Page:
413 acres. The CAO requires the submission of a number of studies, plans, and reports, but does not require any specific cleanup actions.
On December 8, 2008, Mr. Ken Berry and California Citizens for Environmental Justice (Petitioners) filed a timely petition requesting review by the State Water Resources Control Board (State Water Board). The Petitioners contend that the San Francisco Bay Water Board’s adoption of the CAO violated the California Environmental Quality Act (CEQA) by stating that adoption of the CAO was categorically exempt from CEQA’s requirements. The Petitioners claim that the use of a categorical exemption is unlawful because CEQA prohibits the use of categorical exemptions for projects that take place on sites included on the Cortese List.
The draft order agrees with the Petitioners’ contention, vacates the CAO, and remands the matter to the San Francisco Bay Water Board.
Should the State Water Board adopt the draft order vacating and remanding the CAO?
The San Francisco Bay Water Board will need to expend staff resources resulting from the proposed remand. 2
REGIONAL BOARD IMPACT
Yes, San Francisco Bay Water Board.
Staff recommends that the State Water Board adopt the draft order with staff’s recommended changes, dated September 1, 2009.
State Water Board action on this item will assist the Water Boards in reaching Goal 6 of the Strategic Plan Update: 2008-2012 to enhance consistency across the Water Boards, to ensure our processes are effective, efficient, and predictable, and to promote fair and equitable application of laws, regulations, policies, and procedures.
D R A F T
July 2, 2009 September 1, 2009 STATE OF CALIFORNIA
STATE WATER RESOURCES CONTROL BOARD
ORDER WQ 2009-
In the Matter of the Petition of
KEN BERRY AND CALIFORNIA CITIZENS FOR ENVIRONMENTAL JUSTICE
For Review of Cleanup and Abatement Order No. R2-2008-0095 for City of Richmond, U.S. Department of Defense, Department of the Navy, Former Point Molate Naval Fuel Depot
Issued by the
California Regional Water Quality Control Board,
San Francisco Bay Region
SWRCB/OCC FILE A-1972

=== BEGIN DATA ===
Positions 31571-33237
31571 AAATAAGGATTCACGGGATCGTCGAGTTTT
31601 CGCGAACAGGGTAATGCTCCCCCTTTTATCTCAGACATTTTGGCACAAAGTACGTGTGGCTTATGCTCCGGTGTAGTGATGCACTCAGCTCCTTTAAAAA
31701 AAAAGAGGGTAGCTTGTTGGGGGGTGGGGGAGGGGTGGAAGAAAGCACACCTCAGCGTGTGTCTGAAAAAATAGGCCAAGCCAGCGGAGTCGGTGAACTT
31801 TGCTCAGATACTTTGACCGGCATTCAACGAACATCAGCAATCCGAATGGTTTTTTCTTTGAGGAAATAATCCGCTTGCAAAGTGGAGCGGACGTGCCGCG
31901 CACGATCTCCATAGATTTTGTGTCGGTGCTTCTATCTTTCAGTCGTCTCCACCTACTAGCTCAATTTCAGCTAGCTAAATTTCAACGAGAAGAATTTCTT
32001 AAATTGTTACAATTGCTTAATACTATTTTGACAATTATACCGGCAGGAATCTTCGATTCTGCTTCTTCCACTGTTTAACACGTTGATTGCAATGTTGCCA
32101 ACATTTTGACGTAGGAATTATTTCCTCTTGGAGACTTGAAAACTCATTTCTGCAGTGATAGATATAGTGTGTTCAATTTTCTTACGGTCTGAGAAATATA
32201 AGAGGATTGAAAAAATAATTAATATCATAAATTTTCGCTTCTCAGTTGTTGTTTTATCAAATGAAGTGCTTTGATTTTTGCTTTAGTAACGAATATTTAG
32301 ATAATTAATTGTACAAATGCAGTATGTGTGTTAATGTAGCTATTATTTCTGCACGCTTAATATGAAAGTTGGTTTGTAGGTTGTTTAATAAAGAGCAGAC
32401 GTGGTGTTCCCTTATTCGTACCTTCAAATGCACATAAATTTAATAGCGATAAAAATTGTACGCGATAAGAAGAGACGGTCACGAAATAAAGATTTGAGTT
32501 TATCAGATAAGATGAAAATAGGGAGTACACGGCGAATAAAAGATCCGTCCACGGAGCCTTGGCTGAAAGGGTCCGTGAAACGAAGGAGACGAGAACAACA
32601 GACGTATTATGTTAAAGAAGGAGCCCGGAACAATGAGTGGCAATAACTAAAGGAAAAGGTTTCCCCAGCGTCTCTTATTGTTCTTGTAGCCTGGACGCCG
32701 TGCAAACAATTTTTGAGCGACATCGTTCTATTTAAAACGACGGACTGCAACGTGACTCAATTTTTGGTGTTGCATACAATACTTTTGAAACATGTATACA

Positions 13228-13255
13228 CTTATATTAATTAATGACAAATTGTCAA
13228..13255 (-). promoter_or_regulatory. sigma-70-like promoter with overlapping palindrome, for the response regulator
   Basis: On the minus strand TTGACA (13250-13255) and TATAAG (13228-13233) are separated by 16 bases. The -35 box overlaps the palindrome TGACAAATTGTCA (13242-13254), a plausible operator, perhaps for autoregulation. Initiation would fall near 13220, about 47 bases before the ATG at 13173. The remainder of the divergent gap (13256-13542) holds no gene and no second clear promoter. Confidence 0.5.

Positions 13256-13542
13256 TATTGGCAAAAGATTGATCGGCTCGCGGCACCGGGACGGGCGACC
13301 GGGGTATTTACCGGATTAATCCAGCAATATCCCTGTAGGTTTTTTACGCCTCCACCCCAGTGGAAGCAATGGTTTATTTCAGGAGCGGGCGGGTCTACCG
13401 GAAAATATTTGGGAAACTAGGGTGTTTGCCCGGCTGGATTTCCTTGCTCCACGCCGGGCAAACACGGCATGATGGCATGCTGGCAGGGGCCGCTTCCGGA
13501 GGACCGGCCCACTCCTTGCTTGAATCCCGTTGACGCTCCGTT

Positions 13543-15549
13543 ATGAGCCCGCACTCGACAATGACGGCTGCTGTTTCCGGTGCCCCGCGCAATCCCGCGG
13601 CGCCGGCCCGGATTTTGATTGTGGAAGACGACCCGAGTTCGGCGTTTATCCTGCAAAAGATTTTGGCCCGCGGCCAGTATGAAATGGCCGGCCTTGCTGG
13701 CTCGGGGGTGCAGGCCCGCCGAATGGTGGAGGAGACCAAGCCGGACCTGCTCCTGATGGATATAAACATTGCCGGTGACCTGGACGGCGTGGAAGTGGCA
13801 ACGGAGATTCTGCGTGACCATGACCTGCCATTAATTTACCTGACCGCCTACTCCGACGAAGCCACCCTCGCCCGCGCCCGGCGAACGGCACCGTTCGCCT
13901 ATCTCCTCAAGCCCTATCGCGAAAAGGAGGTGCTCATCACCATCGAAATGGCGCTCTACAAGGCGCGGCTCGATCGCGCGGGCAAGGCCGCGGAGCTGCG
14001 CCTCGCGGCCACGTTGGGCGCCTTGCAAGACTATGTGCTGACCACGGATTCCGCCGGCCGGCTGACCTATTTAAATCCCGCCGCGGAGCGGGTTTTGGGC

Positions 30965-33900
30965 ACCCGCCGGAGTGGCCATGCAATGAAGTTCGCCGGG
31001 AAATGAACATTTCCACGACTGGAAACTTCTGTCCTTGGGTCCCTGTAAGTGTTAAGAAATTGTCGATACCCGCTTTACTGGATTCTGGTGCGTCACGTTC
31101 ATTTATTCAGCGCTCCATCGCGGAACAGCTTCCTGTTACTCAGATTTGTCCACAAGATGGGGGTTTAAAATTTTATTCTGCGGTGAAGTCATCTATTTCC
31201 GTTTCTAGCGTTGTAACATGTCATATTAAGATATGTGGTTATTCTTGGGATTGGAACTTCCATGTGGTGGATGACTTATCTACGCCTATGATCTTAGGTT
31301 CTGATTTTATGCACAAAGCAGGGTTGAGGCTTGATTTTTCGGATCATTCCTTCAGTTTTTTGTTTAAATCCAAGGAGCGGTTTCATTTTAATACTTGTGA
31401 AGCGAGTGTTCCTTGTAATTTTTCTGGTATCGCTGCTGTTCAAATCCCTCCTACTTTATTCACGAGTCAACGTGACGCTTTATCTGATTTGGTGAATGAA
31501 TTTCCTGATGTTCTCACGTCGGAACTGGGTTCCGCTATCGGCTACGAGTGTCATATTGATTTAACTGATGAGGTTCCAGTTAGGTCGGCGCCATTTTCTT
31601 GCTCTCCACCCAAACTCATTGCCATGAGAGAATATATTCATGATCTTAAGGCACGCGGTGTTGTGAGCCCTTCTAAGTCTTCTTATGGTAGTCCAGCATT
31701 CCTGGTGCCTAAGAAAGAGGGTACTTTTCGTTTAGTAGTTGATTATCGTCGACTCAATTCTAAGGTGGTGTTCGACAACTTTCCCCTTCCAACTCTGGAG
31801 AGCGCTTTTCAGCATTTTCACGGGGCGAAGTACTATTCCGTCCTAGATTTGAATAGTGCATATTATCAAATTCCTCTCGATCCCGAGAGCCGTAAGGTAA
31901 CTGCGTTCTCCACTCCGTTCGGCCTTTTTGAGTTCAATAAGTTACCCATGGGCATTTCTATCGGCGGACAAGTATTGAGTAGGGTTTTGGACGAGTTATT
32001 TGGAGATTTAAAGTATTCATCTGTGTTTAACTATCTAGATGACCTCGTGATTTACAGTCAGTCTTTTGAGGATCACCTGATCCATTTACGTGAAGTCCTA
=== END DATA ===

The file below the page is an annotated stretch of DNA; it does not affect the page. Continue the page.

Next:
BY THE BOARD:
On November 12, 2008, the San Francisco Bay Regional Water Quality Control Board (San Francisco Bay Water Board) issued Cleanup and Abatement Order (CAO) No. R2-2008-0095 to the City of Richmond and the United States Department of Defense, Department of the Navy concerning the Point Molate Naval Fuel Depot (Site). Mr. Ken Berry and California Citizens for Environmental Justice (Petitioners) filed a timely petition requesting review by the State Water Resources Control Board (State Water Board). In this Order, the State Water Board grants the petition and remands the matter to the San Francisco Bay Water Board.
The Site is a former Navy facility adjacent to San Francisco Bay in the City of Richmond and is comprised of approximately 413 acres. Residual contamination from former military operations has been found at concentrations that necessitate remedies involving a combination of source removal, groundwater monitoring, and adoption of institutional controls to assure that the cleanup is consistent with the intended reuses of the Site and protective of human health and the environment. At one time, the Site had twenty underground storage tanks, each of which had a capacity to store approximately two million gallons of fuel and oil.
Because of historical releases of hazardous materials at the Site, the Site appears on the Cortese List maintained by the California Environmental Protection Agency.1
The San Francisco Bay Water Board adopted the CAO at its meeting on November 12, 2008. The CAO requires the submission of a number of studies, plans, and reports, but does not require any specific cleanup actions. The CAO also prohibits the discharge of waste, pollution migration to waters of the state, pollution migration associated with the cleanup and any investigation, and the creation of a condition of nuisance as a result of cleanup activities.